I never thought I’d see ‘miscarriage’ and ‘good news’ in the one sentence, or even for that matter on the same page, but even the most unlikely couplings can occur. And what, in this instance, brings these strange bedfellows together?
Firstly miscarriages, treated by much of the medical profession and most of the well-meaning-no-idea-relative-and-friend-society as being due to some unfathomable deep dark force that you can’t argue with, are actually due in most cases to something both identifiable and treatable.
Obviously a first miscarriage is unforeseeable and therefore in theory unavoidable yet it can be the cue to get checked out before another occurs.
The medical profession, however, have other ideas. They like you to experience three consecutively before springing or at times limping into action. Then they officially label it as ‘recurrent miscarriage’ which opens the door to all sorts of tests although often you need to ask for the key.
Unfortunately at this point you’re so stressed and stricken with grief you aren’t feeling very assertive so unless you have a pro-active doctor you still may not have any answers.
See, there are many factors which have been identified as causing or contributing to miscarriage and these include diabetes, high blood pressure, polycystic ovary syndrome, fibroids and thyroid abnormalities. As well there are chromosomal abnormalities, blood-clotting disorder and weak cervix.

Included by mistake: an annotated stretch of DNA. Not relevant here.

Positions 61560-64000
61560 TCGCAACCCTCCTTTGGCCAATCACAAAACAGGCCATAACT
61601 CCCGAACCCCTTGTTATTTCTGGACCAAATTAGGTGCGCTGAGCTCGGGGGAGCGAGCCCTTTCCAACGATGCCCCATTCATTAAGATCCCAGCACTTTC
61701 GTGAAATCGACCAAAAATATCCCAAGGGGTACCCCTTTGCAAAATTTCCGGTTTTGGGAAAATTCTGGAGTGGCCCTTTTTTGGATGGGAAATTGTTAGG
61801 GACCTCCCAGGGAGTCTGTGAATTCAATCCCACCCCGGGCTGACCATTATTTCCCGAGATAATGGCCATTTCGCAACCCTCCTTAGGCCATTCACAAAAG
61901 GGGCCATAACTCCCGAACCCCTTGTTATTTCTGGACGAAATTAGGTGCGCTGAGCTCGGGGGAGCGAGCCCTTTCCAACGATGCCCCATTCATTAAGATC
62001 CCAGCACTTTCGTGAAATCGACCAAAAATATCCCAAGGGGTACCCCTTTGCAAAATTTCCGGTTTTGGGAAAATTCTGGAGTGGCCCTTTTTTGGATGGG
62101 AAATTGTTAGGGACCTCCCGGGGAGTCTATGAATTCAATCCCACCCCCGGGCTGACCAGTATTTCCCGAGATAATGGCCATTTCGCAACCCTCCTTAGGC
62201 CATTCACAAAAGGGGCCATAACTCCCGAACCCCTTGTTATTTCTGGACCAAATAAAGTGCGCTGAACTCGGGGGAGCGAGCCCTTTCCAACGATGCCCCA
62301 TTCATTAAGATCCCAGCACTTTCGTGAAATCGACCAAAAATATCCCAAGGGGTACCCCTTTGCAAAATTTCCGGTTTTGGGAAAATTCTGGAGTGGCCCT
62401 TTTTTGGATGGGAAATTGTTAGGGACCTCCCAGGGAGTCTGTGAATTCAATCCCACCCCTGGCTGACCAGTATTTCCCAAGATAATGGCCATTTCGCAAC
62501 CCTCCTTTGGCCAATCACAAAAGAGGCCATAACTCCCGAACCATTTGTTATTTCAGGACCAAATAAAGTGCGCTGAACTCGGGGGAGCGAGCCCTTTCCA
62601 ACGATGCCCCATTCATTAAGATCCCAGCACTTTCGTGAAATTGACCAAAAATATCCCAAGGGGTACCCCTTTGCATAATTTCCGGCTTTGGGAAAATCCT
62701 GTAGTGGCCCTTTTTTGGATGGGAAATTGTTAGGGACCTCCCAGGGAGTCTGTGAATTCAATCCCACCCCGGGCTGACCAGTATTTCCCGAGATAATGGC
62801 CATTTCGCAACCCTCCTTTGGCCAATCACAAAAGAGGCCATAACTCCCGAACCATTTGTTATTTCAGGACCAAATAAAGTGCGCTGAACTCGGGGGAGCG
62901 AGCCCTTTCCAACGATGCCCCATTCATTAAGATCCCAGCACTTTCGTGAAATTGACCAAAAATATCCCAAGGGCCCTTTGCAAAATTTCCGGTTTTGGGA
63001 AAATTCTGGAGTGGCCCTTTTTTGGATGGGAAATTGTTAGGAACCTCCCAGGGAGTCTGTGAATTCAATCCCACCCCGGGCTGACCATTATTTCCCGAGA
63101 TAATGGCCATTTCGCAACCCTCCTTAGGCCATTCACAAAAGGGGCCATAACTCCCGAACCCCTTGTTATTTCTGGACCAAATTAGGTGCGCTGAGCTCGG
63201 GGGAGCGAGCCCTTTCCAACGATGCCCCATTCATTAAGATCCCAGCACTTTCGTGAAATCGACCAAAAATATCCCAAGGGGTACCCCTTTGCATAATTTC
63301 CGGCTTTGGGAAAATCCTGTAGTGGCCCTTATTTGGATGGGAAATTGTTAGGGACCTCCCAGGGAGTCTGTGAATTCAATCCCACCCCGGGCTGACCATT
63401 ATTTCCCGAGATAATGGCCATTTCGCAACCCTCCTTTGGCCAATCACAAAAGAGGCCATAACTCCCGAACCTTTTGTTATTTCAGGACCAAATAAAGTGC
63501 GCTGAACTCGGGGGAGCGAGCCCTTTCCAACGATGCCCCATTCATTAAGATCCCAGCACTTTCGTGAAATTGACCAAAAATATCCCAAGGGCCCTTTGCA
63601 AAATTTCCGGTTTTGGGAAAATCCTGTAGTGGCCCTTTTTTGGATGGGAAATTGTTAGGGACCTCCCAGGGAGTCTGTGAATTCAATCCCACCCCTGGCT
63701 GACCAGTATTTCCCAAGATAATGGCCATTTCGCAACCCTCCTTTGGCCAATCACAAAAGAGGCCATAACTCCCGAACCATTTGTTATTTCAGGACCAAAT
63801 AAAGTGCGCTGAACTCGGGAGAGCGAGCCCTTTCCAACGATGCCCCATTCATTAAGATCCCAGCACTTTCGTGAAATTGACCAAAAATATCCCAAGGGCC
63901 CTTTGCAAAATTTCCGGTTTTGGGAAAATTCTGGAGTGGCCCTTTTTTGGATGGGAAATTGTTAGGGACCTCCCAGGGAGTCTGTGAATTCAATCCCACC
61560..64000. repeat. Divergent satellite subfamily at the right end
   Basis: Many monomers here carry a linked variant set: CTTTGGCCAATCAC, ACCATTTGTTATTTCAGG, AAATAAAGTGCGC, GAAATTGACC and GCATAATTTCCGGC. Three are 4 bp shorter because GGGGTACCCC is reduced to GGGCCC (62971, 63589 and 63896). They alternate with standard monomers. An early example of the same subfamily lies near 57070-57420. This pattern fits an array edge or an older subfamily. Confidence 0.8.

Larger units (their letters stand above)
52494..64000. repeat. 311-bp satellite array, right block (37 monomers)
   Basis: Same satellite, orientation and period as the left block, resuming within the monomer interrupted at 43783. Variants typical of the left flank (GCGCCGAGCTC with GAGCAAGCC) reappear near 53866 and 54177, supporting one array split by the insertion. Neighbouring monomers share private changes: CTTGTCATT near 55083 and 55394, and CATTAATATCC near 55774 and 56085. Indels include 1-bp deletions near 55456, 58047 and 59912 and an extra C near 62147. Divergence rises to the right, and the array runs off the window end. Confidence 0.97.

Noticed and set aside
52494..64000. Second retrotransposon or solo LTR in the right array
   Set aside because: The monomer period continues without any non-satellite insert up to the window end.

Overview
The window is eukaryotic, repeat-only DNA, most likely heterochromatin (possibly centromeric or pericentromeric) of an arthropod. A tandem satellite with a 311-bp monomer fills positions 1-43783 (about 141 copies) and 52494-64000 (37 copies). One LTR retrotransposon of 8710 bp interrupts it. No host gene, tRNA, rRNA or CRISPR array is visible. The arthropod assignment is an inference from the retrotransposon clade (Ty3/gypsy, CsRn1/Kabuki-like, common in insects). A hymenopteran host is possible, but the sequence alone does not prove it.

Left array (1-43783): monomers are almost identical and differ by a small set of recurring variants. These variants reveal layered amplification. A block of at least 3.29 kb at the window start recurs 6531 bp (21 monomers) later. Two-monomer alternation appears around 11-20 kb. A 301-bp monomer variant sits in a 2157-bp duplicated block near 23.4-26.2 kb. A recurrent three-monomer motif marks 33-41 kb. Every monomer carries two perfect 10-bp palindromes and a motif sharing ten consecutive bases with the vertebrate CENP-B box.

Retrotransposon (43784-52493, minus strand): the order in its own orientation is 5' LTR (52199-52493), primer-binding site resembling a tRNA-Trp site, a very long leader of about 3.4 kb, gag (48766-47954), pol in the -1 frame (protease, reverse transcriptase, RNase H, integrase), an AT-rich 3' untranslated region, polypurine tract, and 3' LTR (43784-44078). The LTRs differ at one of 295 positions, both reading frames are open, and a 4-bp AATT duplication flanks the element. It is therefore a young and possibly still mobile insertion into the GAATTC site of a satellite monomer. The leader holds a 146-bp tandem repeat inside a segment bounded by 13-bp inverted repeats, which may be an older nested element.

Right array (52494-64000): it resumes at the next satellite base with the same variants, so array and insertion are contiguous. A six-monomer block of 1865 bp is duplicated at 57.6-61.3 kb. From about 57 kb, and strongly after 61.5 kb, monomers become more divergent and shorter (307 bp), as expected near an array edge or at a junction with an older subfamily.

And here’s the thing, the good news as it were – except for the chromosomal abnormalities they all are easily treatable. Even the non-treatable chromosomal abnormalities have their jaunty side. As the cause of 50% of miscarriages they are usually random and therefore one-off unlike miscarriages that have an underlying medical cause.
So the idea is, get thoroughly checked out for all possible causes after a miscarriage although some doctors, like Mary Stephenson, MD, a professor of obstetrics and gynaecology and director of recurrent-pregnancy-loss program at University of Chicago
Medical Centre says when planning to get pregnant you should get checked out. Sensible woman, I say.
Having talked my doctor into getting every test in the solar system done after my second miscarriage, which showed up my thyroid condition, I wish I’d had those tests done first. Then again it’s probably not practical to have every woman of fertile age lined up at pathology clinics and letting enough blood to keep Count Dracula comfortable in retirement.
So how, short of pleading with your GP, can you be tested for miscarriage-causing conditions? According to Stephenson a specialized recurrent-pregnancy-loss clinic will be able to identify and test for underlying problems which can manifest themselves in someone who is outwardly healthy.
Once picked up, it is a matter of treating them, usually with a course of medication. Hence for women who have experienced the devastation of recurrent miscarriage there is plenty of hope that they can conquer it and win. In the gloom and doom surrounding pregnancy loss this can only be good news.